Effective until March 7th, Brooklyn Arts Press is holding a “Pick-Your-Price” sale on Noah Eli Gordon‘s The Word Kingdom in the Word Kingdom. This deal allows book buyers to purchase one copy of Gordon’s book at the price of their choosing (plus $5 for shipping). Brooklyn Arts Press is an independent publishing house dedicated to publishing the poetry, fiction, and nonfiction of upcoming artists. Joe Pan, their managing editor and publisher, has a collection of poetry forthcoming from Augury in 2015.
For more on the “Pick-Your-Price” sale, visit their site.
Green shoots on one side
of a January branch—
half choose hope
Congress—the mighty chambers—
a heart? a stomach?—two dogs
wrestling over street meat
Crawfish, a hundred perhaps, boiling
in a pot—a lava of spooning hoards—
we’ll suck the juices from their heads
& sex ourselves to sleep.
Thousands led to a stadium’s
is fed better
Pecos River, Texas
My hand upon a man’s hand
blown red with paint dust
ten thousand years ago
JoePan’s first collection, Autobiomythography & Gallery, was named “Best First Book of the Year” by Coldfront. He is the founding editor & publisher of Brooklyn Arts Press & serves as the poetry editor for the arts magazine Hyperallergic. His work has appeared in such places as Boston Review, Brooklyn Rail, Cimarron Review, Denver Quarterly, Glimmer Train, H_ngm_n, Phoebe, & has been excerpted in The New York Times. He grew up along the Space Coast of Florida and now lives in Brooklyn.
“Ripple Effect on Water” courtesy of Sergiu Bacioiu, Wikimedia Commons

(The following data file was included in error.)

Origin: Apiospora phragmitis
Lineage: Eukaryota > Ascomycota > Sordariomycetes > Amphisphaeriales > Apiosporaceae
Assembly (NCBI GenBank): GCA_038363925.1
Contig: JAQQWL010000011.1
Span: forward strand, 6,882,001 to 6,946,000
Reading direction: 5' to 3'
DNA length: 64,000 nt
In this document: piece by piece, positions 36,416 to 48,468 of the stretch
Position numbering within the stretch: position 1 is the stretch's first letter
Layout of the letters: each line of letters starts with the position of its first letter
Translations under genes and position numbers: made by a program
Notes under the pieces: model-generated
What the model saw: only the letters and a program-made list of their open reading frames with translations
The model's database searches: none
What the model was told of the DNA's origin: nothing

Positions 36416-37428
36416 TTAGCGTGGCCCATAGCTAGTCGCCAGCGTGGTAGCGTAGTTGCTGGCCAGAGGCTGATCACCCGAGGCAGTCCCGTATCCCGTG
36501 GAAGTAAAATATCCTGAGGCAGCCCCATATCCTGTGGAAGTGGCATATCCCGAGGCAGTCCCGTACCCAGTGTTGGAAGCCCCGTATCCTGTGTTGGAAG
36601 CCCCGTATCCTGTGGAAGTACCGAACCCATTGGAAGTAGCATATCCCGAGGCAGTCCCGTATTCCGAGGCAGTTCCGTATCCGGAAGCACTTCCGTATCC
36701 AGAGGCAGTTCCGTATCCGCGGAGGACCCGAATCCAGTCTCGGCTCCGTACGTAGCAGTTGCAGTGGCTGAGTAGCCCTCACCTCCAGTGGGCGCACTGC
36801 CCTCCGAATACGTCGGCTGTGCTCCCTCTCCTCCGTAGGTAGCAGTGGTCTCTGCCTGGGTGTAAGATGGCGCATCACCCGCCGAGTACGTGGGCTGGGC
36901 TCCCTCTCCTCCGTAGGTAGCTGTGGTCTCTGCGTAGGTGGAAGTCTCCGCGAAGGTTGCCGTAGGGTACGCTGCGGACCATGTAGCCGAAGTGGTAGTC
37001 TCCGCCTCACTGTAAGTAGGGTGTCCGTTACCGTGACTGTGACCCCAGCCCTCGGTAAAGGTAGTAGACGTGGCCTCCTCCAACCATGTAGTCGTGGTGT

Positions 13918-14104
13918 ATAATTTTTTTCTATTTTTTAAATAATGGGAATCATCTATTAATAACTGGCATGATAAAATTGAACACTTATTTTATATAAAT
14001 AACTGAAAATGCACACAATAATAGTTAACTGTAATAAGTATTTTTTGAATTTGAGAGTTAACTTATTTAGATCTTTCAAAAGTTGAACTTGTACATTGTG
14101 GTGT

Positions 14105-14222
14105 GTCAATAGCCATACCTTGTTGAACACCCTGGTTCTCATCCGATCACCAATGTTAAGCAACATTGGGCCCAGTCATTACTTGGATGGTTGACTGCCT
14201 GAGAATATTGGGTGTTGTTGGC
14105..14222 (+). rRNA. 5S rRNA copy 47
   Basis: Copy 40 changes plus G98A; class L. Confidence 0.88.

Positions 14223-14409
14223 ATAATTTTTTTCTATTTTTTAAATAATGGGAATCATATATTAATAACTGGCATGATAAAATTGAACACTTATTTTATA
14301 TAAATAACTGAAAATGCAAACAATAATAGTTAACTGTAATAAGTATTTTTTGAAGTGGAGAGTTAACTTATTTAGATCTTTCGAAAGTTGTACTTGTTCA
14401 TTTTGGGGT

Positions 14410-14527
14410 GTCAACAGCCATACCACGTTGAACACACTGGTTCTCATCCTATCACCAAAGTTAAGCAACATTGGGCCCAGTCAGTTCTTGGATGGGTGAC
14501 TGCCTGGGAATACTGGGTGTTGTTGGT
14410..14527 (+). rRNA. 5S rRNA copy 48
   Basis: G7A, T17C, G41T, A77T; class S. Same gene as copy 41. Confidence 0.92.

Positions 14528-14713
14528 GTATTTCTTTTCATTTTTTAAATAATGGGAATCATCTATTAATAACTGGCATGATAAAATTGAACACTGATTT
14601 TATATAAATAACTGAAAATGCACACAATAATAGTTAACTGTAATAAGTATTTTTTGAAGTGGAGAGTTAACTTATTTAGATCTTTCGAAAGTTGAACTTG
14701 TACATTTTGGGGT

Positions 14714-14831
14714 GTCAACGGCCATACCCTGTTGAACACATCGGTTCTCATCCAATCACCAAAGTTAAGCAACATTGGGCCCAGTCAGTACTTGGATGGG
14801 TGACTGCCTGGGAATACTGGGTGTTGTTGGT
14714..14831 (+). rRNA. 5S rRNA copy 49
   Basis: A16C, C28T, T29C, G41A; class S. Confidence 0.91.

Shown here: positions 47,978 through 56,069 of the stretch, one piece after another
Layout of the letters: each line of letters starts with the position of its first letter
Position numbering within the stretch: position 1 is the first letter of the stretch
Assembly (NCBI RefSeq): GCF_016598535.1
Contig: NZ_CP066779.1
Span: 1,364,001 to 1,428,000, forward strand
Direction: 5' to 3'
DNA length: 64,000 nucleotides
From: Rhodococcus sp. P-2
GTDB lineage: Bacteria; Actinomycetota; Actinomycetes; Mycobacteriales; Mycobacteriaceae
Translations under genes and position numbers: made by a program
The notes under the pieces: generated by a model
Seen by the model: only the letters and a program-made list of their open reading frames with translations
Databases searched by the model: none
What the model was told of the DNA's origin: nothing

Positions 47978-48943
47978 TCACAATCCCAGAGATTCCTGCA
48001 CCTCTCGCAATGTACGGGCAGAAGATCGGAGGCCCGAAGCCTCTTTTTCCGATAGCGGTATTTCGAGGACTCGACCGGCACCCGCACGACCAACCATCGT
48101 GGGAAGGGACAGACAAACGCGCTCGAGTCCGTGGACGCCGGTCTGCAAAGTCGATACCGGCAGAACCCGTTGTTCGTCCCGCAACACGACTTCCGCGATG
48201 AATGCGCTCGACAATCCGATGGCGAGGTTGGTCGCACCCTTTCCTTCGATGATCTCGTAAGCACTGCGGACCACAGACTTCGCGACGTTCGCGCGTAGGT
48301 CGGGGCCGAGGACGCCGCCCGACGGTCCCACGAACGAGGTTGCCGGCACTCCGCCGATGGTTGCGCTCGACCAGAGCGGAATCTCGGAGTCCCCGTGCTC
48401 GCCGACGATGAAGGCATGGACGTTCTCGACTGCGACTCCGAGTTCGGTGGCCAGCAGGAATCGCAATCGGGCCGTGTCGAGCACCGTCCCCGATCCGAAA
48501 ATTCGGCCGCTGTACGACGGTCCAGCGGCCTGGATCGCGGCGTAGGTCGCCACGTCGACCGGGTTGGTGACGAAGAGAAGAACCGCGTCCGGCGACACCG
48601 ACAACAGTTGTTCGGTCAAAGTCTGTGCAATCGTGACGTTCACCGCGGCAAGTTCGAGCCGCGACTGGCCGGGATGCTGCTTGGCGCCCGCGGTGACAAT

Augury editor Kate Angus’s article on The Millions today discusses the audience for poetry (wider than people often think!) and strategies that independent presses such as Augury are using to increase sales. In her article, Angus shares the idea that because of the increased capability of reading poetry outside of a bookstore or a library, Americans might in fact be reading more poetry than ever. Things like the “Poetry in Motion” project in New York, along with the increase of sharing poetry through social media, have sparked a higher readership in the US, and people have access to more poetry than they did in the past.
Thanks to the ease of sharing poems through email and social media, it’s possible that poetry’s audience might be greater now than ever. According to The Academy of American Poets director Jen Benka, the Academy’s Poem-a-Day has over 300,000 readers, so large an audience that the Hearst Corporation recently partnered with the Academy to include the poems in their online and print newspapers and magazines.”
While the readership for poetry might have increased, book sales are down overall when it comes to people wanting to actually buy poetry. In her article, Angus outlines some of the ways that smaller presses are trying to keep poetry sales alive, such as widening readership in general by branching out to publish other genres in hopes that someone reading a short story might see what else a press has published, therefore becoming interested in the published poetry.
Our hope is that readers who like the prose we publish may discover, as they poke around our catalog, that they like the poetry too (and vice versa). “
For more on poetry readership, as well as many other ways that presses are trying to increase the sale of poetry, check out Angus’ full article here.